Mental Health and Body Image – Mental Health Awareness Week 2019

When I first saw that the theme of Mental Health Awareness Week was body image, I thought, my mental health isn’t really affected by my body image, as it’s not something I think about obsessively.

But, when thinking back over my life, actually it is a common thread. From being a teenager and feeling bigger than all my slim friends, having acne and being overly obsessed on never being able to lose weight from my tummy. As an adult, a constant theme has been being on a diet and having a preoccupation with my weight, including starving myself to get into my wedding dress and then eating everything in sight on my honeymoon!

Talking about weight and diet is such an ingrained part of our culture that we almost don’t notice it. It’s a topic of conversation – whether we’ve been ‘good’ or ‘bad’ and basing our self-worth on whether we’ve fallen off the diet wagon or not. Berating ourselves, starving/bingeing, having an all or nothing mind-set and never seeming able to achieve that elusive ‘balanced diet and exercising 3 times a week’ state. Making us feel that we will never be happy unless we are at our desired size. That happiness is external to us and can never be found within us.

These things over a period of years, all cemented the feelings of low self-esteem, low self-worth and the swirling thoughts of “I’m not good enough and I’ll never be good enough” in my head. Thinking that everyone else was more important than me because they looked better than me. I felt that I was being judged on my appearance whereas actually I probably judged myself the most.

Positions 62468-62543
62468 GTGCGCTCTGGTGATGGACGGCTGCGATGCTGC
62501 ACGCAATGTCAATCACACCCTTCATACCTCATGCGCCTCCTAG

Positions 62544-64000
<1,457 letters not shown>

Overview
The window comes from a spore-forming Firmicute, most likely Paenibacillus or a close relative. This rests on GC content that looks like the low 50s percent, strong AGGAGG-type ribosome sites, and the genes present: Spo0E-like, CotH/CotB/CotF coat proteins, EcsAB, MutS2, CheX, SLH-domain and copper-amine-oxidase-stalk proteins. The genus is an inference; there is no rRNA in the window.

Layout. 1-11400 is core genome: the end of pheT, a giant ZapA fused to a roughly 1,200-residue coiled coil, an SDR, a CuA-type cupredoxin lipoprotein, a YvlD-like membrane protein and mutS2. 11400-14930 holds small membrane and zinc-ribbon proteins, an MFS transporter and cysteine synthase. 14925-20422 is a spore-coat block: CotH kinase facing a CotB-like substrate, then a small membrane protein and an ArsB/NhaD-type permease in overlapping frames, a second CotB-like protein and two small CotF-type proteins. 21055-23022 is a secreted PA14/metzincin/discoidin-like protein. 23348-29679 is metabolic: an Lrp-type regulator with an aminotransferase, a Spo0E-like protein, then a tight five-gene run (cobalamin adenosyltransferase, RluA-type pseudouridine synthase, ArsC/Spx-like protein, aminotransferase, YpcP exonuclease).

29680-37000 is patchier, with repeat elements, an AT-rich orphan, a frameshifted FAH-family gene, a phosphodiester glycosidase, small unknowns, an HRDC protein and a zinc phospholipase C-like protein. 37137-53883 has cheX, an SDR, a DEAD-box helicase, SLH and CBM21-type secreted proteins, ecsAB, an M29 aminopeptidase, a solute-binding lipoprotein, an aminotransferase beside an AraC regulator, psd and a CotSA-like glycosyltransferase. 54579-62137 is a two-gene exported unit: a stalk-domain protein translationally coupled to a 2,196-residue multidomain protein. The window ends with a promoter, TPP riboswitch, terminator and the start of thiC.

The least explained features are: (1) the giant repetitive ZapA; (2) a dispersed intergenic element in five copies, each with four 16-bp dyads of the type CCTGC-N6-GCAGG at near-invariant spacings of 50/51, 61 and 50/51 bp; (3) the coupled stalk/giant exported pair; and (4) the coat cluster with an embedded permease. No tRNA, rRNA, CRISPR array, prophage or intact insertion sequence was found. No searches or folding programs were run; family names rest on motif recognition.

And our inner critic feeds off these feelings and actually we can feel ‘less than’ in every area of our lives. You get used to feeling rubbish about yourself every day, beating yourself down in front of others and feeling self-conscious in public. Dimming your light and being afraid to be your true self, for fear of being judged.

Low self-esteem and low self-worth makes us think that our opinion doesn’t matter and we can fall into constant people pleasing. Prioritising everyone else apart from yourself, scared of telling others how you really feel to the point where it causes huge anxiety and overthinking. I still have this thing now that if I tell others how I really feel or put my needs first, I will be told off. I’m challenging this daily.

The body positive movement has been a huge step forward in teaching us to accept how we look and to embrace our individuality. I’m not going to pretend I am 100% happy with my body (I wish I was), but I don’t obsess over my weight as much as I used to and can catch myself before I go down that negative spiral. Self-care definitely helps, as it sends a clear message to ourselves and others that we matter too.

During my two pregnancies, I’ve loved having a bump, a big one at that with having two 10lb babies! But even then you get comments like, are you sure it’s not twins? And I had a burst of confidence when I was postnatal in the first few weeks after my second pregnancy and wore tops that clung to my stomach, I was proud of my body and thought I don’t care if I show my bump. In 3 weeks, I had 3 comments on when I was expecting…umm I’m not, my son is 3 weeks old!

I know that now, we are even more obsessed with appearance than ever in our culture and I really worry for my kids, that even if we teach them that they are good enough as they are at home, it’s hard for them not to be influenced by their friends and society. I always consciously tell my daughter how amazing her hair is (she’s got wild curly hair), never comment on weight around my kids, and try to use different adjectives with her – instead of telling her she looks pretty, telling her she’s creative, imaginative, kind, loving etc rather than basing everything on appearance.

Can you relate to any of these feelings linking body image and mental health?

Do you talk to your kids about body image?

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